The COVID-19 pandemic swept through the music scene, shutting down venues, festivals and concerts, leaving musicians to find their sound in a completely new environment.
It has been over a year since COVID-19 arrived on campus, and student musicians are still struggling to find a sense of community. For many students, music has been a constant comfort in life and though they've faced obstacles, they are determined to save their stages and keep performing by finding new ways to share their passions.
Colin Killeen, a sophomore studying aerospace engineering, said meeting other musicians to play with has been one of the biggest challenges throughout the pandemic.
Spending his last year in his hometown of Philadelphia playing gigs with his band before leaving for college, Killeen was eager to explore the local music scene around ASU.
Since the pandemic hit however, he said he hasn't "been able to tap into the Tempe scene the same way" as he did back home.
"COVID has made it virtually impossible to find new people to play with," Killeen said. "You're not meeting people in your class the same way that you used to. You're not meeting people in your dorms or apartments like you used to, so it's just harder to find people in general."
Drawing inspiration from artists like The Beatles, Ray Charles and Queen, Killeen has recently found himself playing bass and keyboard to his favorite British Invasion hits.
Sending chord progressions or melodies back and forth online as opposed to in-person jam sessions makes recording original music much more difficult, he said.
'A form of escapism'
Sophia Balasubramanian, a freshman studying biomedical engineering, said her silver lining during the pandemic has been finding her sound as a musician.
Though she's spending more days at home than before, she said it's given her the time to focus on writing her own songs she hopes to eventually perform live.
"I think now is an important time to do a lot of introspection and figure out who you are as a musician and experiment with a lot of different things," Balasubramanian said.
"It's been a journey of figuring out what kind of music I like and then realizing that I don't have to be just someone who listens to it, I can be a part of it," she said.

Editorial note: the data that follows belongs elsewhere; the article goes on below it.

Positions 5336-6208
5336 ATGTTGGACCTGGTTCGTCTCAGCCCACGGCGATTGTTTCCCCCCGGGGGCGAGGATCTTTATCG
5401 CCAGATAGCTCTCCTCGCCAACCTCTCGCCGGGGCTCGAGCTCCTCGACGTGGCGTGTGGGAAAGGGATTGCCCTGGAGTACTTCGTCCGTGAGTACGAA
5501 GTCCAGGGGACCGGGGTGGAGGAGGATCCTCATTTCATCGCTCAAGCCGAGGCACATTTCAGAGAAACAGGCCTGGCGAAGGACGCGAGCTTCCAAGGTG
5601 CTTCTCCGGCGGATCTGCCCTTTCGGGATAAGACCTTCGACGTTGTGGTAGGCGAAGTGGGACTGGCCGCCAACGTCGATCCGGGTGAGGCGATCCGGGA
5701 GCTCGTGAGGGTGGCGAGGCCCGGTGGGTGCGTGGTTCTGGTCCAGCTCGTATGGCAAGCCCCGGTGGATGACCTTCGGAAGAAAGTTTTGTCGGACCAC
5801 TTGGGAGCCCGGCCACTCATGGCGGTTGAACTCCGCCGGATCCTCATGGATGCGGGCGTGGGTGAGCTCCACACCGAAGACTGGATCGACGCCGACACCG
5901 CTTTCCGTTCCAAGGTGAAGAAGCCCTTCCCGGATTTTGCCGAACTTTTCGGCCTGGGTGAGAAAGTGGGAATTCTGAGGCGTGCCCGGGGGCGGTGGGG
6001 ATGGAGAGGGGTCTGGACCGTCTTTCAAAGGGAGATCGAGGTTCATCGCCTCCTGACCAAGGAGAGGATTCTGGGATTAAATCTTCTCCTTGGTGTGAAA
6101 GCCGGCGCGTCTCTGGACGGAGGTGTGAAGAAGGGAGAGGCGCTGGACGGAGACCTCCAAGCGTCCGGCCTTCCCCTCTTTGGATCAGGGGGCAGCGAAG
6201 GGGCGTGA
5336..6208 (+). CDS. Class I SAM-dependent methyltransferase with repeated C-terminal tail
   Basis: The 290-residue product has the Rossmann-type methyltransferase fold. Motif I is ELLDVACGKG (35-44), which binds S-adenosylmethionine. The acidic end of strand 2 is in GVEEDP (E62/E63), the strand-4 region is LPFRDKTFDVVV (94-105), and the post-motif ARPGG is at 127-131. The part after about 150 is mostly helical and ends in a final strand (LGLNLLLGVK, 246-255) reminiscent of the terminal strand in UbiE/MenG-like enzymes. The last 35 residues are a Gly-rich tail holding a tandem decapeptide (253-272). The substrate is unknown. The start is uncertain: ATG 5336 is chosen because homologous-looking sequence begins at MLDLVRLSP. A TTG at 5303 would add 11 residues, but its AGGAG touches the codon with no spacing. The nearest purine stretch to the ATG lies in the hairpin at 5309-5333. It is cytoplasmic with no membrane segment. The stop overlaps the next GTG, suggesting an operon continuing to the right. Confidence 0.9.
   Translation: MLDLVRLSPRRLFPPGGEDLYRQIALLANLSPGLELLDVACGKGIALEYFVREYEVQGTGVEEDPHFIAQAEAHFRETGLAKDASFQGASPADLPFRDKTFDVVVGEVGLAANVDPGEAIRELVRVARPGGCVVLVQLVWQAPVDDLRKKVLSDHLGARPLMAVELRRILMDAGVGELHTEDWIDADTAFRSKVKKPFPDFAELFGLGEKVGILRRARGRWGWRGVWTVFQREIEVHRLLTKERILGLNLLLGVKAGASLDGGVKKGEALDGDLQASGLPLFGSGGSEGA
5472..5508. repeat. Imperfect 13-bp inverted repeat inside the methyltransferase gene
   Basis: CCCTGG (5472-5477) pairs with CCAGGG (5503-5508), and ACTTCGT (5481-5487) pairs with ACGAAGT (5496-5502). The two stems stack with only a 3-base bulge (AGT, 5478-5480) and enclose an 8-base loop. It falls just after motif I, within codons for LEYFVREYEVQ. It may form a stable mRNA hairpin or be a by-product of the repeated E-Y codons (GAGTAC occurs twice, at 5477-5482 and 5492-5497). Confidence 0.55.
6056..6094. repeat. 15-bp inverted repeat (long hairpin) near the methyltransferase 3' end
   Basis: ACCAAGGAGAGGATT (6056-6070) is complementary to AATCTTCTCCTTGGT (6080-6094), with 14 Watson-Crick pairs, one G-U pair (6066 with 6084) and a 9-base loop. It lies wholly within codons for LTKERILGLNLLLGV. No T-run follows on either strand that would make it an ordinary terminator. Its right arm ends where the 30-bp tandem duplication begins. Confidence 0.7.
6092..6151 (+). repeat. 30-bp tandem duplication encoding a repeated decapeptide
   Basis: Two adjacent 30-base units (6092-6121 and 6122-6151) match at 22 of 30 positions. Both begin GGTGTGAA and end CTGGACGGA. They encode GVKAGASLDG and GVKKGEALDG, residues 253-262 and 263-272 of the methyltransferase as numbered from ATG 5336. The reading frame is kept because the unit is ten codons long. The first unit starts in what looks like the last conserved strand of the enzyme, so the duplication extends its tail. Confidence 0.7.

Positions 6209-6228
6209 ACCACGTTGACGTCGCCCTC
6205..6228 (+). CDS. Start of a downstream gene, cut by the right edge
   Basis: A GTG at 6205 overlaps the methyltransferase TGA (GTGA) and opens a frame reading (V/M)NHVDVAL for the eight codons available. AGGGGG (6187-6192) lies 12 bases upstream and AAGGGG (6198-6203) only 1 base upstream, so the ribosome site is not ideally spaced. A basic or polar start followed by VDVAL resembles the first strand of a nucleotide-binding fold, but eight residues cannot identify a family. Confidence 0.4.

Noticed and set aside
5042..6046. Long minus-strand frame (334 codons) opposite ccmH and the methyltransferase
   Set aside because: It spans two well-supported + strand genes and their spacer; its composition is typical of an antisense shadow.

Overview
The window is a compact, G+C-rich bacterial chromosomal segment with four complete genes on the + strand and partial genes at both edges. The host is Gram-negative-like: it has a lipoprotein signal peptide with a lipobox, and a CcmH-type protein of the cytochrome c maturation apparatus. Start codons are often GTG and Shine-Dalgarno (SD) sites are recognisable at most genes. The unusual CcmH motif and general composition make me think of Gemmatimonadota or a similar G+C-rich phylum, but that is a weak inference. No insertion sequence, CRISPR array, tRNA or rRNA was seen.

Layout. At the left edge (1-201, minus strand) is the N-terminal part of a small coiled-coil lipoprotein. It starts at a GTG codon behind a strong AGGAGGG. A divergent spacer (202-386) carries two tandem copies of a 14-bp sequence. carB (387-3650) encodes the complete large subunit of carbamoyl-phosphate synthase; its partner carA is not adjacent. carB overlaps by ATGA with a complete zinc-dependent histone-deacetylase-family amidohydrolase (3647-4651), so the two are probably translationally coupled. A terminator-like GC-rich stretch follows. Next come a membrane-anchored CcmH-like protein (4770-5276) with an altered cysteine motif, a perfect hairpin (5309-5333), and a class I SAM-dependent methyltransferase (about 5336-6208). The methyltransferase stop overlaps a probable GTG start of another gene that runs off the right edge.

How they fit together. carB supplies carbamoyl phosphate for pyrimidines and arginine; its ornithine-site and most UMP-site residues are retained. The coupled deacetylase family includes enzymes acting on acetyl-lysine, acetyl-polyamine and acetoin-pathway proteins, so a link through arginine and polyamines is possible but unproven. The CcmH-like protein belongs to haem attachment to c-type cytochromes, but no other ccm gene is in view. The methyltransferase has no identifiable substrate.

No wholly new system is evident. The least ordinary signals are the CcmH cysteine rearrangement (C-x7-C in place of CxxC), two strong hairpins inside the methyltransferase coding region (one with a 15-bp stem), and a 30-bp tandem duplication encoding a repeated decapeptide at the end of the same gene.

Ever since she started playing guitar freshman year of high school, she knew music would become a part of her personality.
"I think that it's a form of escapism," she said. "I would listen to music and kind of live vicariously through those songs and imagine myself in situations that I've never been in, like a whole other world."
Balasubramanian was hoping to meet more musicians upon starting college, but with remote classes and online events, she realized it'd be tougher than she thought.
"It's just been very hard to get in touch with other people who are like-minded in the kind of music we play and the kind of projects we want to do," Balasubramanian said.
Being a local music fan, Balasubramanian hasn't let the closure of venues and concerts stop her from supporting her favorite local artists.
Though coming together in an audience isn't possible at the moment, she shows her support for local artists on Instagram and other social media.
Taking the stage online
Recent graduate Sara Matin and senior music composition major Anthony Procopio met as student workers at ASU Gammage. Today, the pair is eagerly preparing for opening night of their online musical production.
Procopio and Matin spent the last year writing, composing and directing "Leading Ladies: a new musical," which is set to premiere digitally on Feb. 26.
Though the two have been working on the musical for over a year, they could have never planned for an opening night quite like this.
With the closure of theaters, the two knew they had to pivot their project to adhere to COVID-19 safety precautions, which would scratch their original plan to debut the show in a theater last fall.
In a matter of five weeks, the team transformed its entire production into a movie musical to be streamed for an online audience.
The endeavor would lead to outdoor, socially distanced rehearsals, a masked ensemble and even turning a room in Matin's family home into a recording studio. The show's lead, who lives in Tucson, tunes into meetings over Zoom to rehearse with the cast.
"It was definitely an experience that led to a lot of adapting," Procopio said. "We learned that this story for us as writers and students has been such a great opportunity to make an impact and share that with people, as well as ultimately providing a little help and support."
The project was made possible with the help of student videographers, sound engineers and many more. Matin said the collaboration opened the door to a bridge between different forms of media and art.
"We are entirely reliant on our film people to make our things happen," Matin said. "And it's also supporting each other and giving each other things to do.
"Artists can't sit for very long," she said. "Music is like part of the soul, it's part of your life. Music allows you to live while you're still here."
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